So you’re on a highway and this highway is the only way to get to where you’re going. And yet you know you will never actually get there. Sometimes the fog rolls in and it’s so damn thick that the white line disappears before you; the road is rugged and your car breaks down and the map is all wrong, and when you ask for directions, people say “Why do you want to go there?”
And the highway is painting. To be a painter is to be on a highway to nowhere. Many have come this far, but no one has been where you’re going. To be a painter is to be crazy in love with process; to be a painter is to wrestle with colour like Jacob and the Angel: “I will not let you go unless you bless me.” The real journey, the real war, the real revolution takes place in your mind, not on the canvas. Make no mistake, it’s epic.
John Climenhage is nothing if not a painter. The studio is stacked to the rafters with paintings and piled with books – some Heiddeger, Bill Burroughs and Samuel Beckett, Delacroix’s journals, Bringhurst on Haida mythology and often poetry or something on quantum physics. There’s a big old armchair, oriental rugs and some unremarkable 3″x5″ photos of Canadian landscapes stuck to a board with masking tape, a drum kit and a crusty palette with gnarly gobs of cadmium orange and ultramarine squeezed on like mortar. These things might be the starter gun or the ignition. Everything else from there on is an internal process. Climenhage is a man of action, inward or no. There is no passive voice here.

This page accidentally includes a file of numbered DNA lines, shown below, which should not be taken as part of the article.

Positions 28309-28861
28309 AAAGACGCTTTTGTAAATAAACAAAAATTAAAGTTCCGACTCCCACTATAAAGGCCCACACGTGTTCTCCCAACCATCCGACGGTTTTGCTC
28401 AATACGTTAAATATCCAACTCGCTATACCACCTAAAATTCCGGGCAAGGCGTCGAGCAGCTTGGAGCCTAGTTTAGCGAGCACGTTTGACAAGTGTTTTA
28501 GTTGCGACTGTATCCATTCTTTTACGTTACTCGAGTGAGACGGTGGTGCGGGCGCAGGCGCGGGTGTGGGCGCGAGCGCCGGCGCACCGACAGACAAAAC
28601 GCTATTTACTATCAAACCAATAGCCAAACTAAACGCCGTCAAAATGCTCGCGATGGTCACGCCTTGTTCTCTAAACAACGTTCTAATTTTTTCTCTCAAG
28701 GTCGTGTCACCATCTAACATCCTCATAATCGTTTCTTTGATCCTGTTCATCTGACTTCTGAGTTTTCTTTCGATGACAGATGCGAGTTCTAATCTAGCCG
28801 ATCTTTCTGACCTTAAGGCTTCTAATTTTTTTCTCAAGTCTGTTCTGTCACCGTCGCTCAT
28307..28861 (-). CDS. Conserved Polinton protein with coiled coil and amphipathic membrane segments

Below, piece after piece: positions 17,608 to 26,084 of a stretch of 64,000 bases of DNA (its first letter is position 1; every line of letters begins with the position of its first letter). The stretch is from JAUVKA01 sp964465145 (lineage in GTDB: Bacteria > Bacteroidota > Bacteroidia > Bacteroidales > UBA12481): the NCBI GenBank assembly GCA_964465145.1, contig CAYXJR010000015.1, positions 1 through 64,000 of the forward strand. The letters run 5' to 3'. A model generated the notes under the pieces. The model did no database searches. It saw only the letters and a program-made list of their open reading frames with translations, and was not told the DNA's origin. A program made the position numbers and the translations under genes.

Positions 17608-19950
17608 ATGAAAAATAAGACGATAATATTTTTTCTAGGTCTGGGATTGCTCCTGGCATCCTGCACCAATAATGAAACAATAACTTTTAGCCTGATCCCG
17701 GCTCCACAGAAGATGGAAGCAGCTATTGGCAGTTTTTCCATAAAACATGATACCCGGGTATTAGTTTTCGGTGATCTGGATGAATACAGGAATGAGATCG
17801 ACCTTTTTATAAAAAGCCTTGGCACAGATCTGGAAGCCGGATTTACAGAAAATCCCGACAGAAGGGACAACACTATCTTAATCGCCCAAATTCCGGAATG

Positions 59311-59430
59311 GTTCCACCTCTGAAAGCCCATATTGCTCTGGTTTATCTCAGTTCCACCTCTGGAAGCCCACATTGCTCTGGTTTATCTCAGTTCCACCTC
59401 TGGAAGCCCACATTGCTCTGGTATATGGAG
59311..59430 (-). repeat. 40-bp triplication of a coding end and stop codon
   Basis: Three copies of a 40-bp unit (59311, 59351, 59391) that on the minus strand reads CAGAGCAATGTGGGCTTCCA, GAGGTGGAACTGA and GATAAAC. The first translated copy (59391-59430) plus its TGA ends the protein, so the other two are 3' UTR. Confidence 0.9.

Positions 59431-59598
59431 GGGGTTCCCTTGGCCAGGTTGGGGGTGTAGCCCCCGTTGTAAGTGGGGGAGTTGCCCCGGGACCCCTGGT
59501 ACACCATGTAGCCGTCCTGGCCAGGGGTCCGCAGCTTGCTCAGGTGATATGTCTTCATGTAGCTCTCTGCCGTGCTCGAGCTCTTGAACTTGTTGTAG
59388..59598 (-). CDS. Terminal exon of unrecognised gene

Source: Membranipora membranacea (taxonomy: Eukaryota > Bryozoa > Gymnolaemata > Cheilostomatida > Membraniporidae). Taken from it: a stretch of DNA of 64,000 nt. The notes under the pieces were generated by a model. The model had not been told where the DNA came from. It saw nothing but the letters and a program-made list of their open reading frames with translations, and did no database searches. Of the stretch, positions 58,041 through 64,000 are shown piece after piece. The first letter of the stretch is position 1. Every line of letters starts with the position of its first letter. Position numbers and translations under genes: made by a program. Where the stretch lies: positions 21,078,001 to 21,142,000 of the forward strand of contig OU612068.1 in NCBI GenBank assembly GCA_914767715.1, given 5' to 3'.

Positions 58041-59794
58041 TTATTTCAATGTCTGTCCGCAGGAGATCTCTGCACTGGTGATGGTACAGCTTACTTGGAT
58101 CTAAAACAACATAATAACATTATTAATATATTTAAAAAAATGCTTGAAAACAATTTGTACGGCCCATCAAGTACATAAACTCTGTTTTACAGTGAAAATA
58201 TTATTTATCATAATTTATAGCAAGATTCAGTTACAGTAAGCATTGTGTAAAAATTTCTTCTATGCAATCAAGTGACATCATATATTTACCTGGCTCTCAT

The title of the exhibit may sound extravagant, but Terre Sauvage: The Topology of Anamnesis is robust, dreamy, fearless. A self-reflective wilderness and a mirage. Visiting artist David Pearl remarks that somehow Climenhage gets away with things he shouldn’t be able to get away with.
Was it always like this? There were months of dividing the boards into sections with straight lines like a pie before these greasy reflections emerged. Should the lines be red or white? There were false starts and forays into the “souvenir hunter” narratives, women in precarious canoes, even hockey players slashed on with a palette knife in reds and blues. Not the landscape of heaven.
Not this apparent tossing of parallel planes like scrambled eggs at our feet. Not the autumn leaves glowing on the event horizon of shorelines built of jerry-rigged granite, smeared by the bruises of storm clouds blowing in off the lake. Not the quotidian other-worldliness of thought and feeling left to dry on a piece of wood. More of a shamanic adventure than a daydream. Just another highway finished, but for the painter never finished.
I spill, I swerve, I swim, I spin, I slither. I agitate, I am reckless. I fall backwards, dangle, hover, suspend, reflect. In Terre Sauvage there is plenty of action. Except that there is no I.
Curator Maralynn Cherry notes that Climenhage picks up the dialogue on wilderness where the Group of Seven left off. And as much as I resist invoking that spectre, it’s true. He goes deeper into Emily Carr’s dark vertiginous forests, into nature’s animus, and introduces us to a sort of multi-dimensional Mandelbrot set with his chunky cloud formations, overreaching trees, somnambulant rivers and liminal horizons. A single branch suspends an entire island at its tip for no logical reason. We see the landscape simultaneously from an insect’s and an eagle’s point of view. Apparently, just like that, paint has transfigured the laws of physics, of time and space.
Terre Sauvage: The Topology of Anamnesis
Art Gallery of Peterborough
November 14, 2014 – January 18, 2015
Photos: John Climenhage